• How was this allowed to happen?
  • Were there so many turncoats in the government that they were able to get him elected, which would refute Western propaganda that Stalin purged and massacred millions?
  • Or, was he a consummate actor who fooled everyone and was badly misjudged?
  • Or, did Mr. K become corrupted by the drunkenness of great power and fell into the abyss of megalomania?
  • Where were Stalin’s backers to get a man or woman with the right stuff to keep the revolution and the USSR moving in the right direction?
  • Or was it just bad luck and a simple twist of fate, to quote a Bob Dylan song?

Khrushchev certainly knew that he was lying! Many others in the Soviet leadership had to have known too that Khrushchev was lying, at least about many things. Or they must have suspected it.

At Stalin’s deathbed, evidently on March 5, 1953, the leading members of the old Politburo gathered and decided to do away with the decisions of the 19th Party Congress which had just taken place in October, 1952. This was really a coup d’etat.

Then there was the murder, judicial or otherwise, of Lavrentii Beria, and the judicial murder of any number of NKVD men who had worked under him. This was, in effect, yet another coup d’etat.

It’s clear that Stalin was isolated when he died, and no doubt for some years before that. Comparisons with Mao suggest themselves.

Note from Jeff: Deng Xiaoping famously said that the Chinese will never do to Mao Zedong what the Russians did to Stalin!


  1. On a scale of 1-10, with one meaning Stalin absolutely died from natural causes, to 10, that he was certainly murdered,
  • What do you think?
  • Have you written about this, or has anyone else who has done good research?
  • Has evidence surfaced from the archives, do you think it is buried somewhere in its bowels, or has it been destroyed?

There have been lively discussions of just this question in Russia. I read a bit of it, and then gave up.

Stalin had not been well for a long time. Whether Stalin was murdered; fell ill and was denied swift and appropriate medical treatment; or simply died, seems impossible to say with certainty, given the evidence now available.

What is important is that Stalin was “killed politically” – his policies were abandoned, then attacked, and his legacy was slandered. That’s true regardless of how he died.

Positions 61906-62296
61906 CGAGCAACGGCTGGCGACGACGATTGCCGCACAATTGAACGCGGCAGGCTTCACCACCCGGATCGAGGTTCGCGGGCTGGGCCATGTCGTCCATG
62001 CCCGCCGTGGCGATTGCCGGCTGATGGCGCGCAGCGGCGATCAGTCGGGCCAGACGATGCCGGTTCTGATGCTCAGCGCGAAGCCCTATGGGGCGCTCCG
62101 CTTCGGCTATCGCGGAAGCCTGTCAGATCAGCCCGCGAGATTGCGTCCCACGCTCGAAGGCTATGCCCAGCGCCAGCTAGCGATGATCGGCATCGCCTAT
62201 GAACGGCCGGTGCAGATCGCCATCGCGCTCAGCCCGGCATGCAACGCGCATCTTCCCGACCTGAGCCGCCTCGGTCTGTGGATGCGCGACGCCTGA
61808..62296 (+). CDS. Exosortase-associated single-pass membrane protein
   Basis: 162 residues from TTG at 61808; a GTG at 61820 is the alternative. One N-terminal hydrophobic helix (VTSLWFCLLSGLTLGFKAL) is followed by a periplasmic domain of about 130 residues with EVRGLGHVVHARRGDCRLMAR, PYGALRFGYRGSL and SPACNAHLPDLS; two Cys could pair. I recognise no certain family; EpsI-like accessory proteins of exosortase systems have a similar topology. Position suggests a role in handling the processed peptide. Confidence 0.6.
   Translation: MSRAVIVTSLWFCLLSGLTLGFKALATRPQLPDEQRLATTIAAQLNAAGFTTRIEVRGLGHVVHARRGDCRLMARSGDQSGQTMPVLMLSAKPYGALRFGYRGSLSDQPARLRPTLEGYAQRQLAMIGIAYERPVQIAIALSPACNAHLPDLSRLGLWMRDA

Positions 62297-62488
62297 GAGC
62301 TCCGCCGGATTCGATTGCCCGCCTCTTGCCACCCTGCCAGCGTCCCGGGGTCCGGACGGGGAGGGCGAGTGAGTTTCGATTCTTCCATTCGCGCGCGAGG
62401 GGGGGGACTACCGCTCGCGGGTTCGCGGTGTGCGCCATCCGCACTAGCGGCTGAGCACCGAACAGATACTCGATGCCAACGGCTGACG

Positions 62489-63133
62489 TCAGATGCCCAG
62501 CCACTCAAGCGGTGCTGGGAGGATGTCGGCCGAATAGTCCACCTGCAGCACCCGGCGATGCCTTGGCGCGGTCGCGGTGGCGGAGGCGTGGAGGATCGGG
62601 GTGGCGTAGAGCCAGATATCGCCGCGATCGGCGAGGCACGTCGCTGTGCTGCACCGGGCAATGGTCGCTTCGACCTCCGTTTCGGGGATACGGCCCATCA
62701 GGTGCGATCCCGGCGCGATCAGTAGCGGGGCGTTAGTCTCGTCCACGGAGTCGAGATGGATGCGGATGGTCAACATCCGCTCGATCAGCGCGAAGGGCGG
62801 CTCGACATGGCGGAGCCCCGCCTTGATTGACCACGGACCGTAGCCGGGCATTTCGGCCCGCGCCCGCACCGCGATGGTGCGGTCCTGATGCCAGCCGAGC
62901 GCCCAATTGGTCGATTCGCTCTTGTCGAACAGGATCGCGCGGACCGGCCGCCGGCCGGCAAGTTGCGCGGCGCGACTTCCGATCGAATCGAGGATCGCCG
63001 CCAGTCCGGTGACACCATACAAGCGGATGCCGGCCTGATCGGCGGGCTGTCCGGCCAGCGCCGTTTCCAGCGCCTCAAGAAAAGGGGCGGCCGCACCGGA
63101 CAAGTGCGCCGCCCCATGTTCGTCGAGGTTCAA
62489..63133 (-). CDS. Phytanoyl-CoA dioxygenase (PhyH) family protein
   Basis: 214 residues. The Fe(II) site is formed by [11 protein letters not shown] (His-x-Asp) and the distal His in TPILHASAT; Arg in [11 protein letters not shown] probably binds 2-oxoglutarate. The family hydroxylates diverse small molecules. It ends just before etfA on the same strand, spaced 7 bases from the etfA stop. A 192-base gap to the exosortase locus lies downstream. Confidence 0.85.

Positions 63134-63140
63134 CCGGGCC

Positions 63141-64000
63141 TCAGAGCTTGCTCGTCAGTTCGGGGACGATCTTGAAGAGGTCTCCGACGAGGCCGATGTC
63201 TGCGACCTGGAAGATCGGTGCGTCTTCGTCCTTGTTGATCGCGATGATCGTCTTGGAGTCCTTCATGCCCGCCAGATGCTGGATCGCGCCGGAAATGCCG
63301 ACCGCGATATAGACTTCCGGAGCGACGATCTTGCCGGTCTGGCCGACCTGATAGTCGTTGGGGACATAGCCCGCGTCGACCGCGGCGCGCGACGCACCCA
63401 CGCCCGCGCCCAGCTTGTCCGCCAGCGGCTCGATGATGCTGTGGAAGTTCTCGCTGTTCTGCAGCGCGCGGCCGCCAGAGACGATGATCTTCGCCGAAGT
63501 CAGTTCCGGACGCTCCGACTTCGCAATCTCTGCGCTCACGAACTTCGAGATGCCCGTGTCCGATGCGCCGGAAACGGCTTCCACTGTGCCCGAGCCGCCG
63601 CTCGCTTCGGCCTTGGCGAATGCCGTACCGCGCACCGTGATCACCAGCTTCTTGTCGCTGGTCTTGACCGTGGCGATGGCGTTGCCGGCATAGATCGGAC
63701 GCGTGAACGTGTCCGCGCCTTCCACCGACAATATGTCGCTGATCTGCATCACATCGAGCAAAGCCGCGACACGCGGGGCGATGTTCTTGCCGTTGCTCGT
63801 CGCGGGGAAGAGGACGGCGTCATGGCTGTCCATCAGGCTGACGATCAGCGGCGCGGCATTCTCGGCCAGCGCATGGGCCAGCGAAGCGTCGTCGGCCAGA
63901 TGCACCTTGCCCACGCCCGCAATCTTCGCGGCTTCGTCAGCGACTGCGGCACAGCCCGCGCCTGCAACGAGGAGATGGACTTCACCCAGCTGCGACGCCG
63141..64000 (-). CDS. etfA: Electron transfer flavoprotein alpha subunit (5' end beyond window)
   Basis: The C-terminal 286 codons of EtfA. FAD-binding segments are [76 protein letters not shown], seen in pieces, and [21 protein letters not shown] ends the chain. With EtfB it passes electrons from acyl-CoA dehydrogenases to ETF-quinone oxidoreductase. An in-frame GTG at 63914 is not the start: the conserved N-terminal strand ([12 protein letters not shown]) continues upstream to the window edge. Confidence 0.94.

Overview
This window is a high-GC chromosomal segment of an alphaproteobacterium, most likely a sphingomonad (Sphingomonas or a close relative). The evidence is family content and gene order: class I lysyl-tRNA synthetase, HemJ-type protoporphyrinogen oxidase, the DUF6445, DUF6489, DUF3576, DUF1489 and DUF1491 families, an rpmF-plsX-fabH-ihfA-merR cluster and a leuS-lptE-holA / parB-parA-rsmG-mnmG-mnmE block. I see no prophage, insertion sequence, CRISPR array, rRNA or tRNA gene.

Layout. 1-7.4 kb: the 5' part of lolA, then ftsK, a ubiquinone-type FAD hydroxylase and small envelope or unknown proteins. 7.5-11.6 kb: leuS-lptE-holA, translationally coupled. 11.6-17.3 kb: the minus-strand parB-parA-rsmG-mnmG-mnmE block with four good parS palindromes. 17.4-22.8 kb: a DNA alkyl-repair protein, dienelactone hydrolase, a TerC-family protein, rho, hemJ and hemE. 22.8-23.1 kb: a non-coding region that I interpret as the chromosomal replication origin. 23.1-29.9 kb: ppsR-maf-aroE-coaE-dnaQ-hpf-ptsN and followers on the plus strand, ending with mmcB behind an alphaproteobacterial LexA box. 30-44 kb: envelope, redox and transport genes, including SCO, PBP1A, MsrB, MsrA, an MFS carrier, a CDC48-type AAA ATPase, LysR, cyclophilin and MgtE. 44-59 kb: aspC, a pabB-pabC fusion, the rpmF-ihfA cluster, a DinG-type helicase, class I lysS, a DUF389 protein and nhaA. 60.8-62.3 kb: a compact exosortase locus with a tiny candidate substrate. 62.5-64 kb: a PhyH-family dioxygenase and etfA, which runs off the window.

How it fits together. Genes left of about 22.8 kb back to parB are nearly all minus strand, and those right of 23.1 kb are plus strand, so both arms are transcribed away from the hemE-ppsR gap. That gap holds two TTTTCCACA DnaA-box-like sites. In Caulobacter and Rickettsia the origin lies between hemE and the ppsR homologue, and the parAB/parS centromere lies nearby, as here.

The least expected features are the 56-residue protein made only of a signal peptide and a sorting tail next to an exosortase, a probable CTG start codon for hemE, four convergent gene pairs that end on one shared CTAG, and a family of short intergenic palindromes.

7. You talk about the West’s pervading anti-Stalin paradigm. I can say the same thing about Mao. Nothing good can be written and said about them, even in “serious” discussions and publications. They can only be portrayed as depraved, genocidal maniacs hellbent on slaughtering as many of their citizens as possible. I understand the hatred and hysteria of the anti-communist-socialist angle.

I don’t think anti-Slav racism is an important factor here except in the case of a few writers, not specialists in Soviet history, who do write about the “passivity” of the Soviet masses. But this is normally described as a product of “totalitarianism” rather than of racial inferiority. At least, from what I have seen.


  1. Michael Parenti wrote a scathing book about the Big Lie propaganda of Eurangloland’s vaunted “academic freedom”, Academic Repression: Reflections from the Academic Industrial Complex (https://www.akpress.org/academic-repression-reflections-from-the-academic-industrial-complex.html). Professors with anti-establishment, anti-empire, anti-capitalism ideas start out at Harvard or Yale, get fired; then they get a job at a well-known state university, get fired, and keep on moving down the ladder until they are accepted at a small, private college and mostly left in peace.
  • Did this happen to you?
  • Not wanting to get you trouble at Montclair, your employer, but do they leave you alone, or do you get called in once and while for a cup of Russian tea and some frank discussion?


My academic field is medieval European literature. I have been teaching in an English department since 1970. “Bumps” in my academic career because of my Stalin-era Soviet research have been minimal.

But if I were in the field of history, I simply could not write what I write and remain employed. My research would not be published, and I’d soon be out of a job.

This is not true of Trotskyist scholars, who are pretty common in academia. Their form of anticommunism – anti-Stalinism – is convenient to mainstream anticommunism, and so is acceptable in academia. There are a number of self-described Trotskyist journals. Publication of articles in them is acceptable academically. Mine would not be.


  1. Three years ago, in order to show my total renunciation of Western capitalism and empire, I joined the Communist Party of France (PCF), since I’m a dual national, and the Industrial Workers of the World (IWW, the Wobblies) and have been a dues-paying member ever since.
  • Again, not wanting to get you in hot water, but are you a member of a communist or socialist party?
  • If not and if you did, would Montclair be forced to fire you for joining, with the mantra of, Are you now or have you ever been a member of the Communist Party?, playing in the background?